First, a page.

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Prop. 8 resolution contends California constitution improperly revised

Just days before a historic state Supreme Court hearing on Proposition 8, the Legislature approved a resolution Monday declaring that voters alone did not have the right to adopt the gay-marriage ban.

The nonbinding resolution contends that Proposition 8 – which defines marriage as between only a man and a woman – was an improper revision of the state constitution. Sweeping revisions can only be adopted, the resolution says, if they originate in the Legislature, gain two-thirds approval in that body and then win approval by voters.

The resolution also states that Proposition 8, which voters approved in November, oversteps the authority of the courts to enforce equal protection and prevent government discrimination.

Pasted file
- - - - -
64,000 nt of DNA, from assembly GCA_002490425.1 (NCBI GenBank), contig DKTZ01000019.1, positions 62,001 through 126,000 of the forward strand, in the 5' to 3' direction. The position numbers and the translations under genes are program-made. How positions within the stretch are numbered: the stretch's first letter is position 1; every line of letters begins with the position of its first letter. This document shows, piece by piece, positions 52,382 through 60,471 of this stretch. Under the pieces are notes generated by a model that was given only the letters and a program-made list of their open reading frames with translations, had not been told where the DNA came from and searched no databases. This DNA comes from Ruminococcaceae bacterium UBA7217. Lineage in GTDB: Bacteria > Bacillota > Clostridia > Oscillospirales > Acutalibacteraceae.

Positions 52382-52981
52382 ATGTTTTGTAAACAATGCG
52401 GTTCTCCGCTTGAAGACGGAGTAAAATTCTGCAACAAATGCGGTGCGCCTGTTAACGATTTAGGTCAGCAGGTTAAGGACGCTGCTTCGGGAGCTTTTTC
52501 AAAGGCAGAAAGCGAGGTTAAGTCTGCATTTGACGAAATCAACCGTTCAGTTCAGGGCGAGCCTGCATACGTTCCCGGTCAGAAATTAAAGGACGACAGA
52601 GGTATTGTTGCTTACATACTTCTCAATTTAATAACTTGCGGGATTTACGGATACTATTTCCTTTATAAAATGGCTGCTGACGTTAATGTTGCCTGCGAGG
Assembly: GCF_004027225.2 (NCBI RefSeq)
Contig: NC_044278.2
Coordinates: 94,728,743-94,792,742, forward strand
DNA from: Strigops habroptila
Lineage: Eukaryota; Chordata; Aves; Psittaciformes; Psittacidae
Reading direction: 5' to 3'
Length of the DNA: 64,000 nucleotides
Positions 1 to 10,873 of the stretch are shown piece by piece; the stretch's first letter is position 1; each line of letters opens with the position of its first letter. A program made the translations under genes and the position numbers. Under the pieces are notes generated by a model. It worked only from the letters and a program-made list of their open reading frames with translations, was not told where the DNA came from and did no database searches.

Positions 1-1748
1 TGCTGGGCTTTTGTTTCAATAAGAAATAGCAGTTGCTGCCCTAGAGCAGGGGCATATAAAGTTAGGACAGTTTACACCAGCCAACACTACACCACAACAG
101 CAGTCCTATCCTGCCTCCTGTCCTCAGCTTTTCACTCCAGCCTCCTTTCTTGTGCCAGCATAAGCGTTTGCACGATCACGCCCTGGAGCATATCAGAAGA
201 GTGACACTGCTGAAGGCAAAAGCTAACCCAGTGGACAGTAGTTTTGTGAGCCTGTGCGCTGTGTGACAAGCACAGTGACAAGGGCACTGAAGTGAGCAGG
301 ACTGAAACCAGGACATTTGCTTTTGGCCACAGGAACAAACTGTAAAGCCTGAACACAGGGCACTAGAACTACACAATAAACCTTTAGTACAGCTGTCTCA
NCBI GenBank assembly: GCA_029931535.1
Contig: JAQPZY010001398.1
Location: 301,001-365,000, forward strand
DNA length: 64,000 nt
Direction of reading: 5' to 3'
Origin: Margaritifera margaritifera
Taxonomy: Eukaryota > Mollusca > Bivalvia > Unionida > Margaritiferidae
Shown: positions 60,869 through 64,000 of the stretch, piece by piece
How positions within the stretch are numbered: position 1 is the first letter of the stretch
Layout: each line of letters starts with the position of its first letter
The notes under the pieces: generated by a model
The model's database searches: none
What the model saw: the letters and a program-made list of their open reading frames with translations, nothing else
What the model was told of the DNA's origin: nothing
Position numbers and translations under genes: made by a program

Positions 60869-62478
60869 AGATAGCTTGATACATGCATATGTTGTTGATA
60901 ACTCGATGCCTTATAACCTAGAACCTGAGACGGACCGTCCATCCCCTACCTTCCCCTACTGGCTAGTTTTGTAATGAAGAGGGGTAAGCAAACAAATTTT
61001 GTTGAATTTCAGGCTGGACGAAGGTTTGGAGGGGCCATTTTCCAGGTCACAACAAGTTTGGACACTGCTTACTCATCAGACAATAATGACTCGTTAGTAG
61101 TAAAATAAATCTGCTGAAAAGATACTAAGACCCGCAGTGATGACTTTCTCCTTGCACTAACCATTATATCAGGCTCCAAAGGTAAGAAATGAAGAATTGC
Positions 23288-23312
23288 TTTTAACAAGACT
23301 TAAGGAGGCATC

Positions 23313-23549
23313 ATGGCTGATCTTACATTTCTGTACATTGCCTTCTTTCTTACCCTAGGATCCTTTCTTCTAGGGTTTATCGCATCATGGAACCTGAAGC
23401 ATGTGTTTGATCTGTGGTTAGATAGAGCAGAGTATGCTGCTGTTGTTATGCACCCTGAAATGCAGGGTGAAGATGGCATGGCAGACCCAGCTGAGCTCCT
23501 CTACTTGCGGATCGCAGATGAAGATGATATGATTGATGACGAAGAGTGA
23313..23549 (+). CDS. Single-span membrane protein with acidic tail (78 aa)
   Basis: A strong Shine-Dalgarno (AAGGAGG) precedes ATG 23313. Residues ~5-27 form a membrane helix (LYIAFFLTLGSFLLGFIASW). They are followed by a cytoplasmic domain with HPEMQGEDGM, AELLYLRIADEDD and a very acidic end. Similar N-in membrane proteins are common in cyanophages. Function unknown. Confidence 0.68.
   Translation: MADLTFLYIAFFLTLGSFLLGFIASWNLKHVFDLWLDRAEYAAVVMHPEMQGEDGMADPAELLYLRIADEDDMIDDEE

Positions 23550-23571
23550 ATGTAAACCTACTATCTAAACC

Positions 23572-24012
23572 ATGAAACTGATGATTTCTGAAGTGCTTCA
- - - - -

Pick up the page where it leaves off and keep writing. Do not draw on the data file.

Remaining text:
"We're talking about a radical revision to our constitution," said Sen. Mark Leno, D-San Francisco, an openly gay member of the Legislature who sponsored the resolution.

"Do we have a constitutional democracy in California," Leno asked, "or do we have mob rule, where a majority of Californians can change the constitution at any time?"

Sen. George Runner, R-Lancaster, spoke against the resolution, telling Leno: "I understand you think I just don't get it."

Runner said the debate over Proposition 8 involves "core values," and that he feels he must respect that Californians "have spoken" by voting twice to block gay marriage.

"They spoke from their hearts, from their minds," Runner said.

On Thursday the state Supreme Court will hear dueling oral arguments on Proposition 8. State Attorney General Jerry Brown's office will argue that the measure violates an "inalienable right of liberty" in the state constitution.

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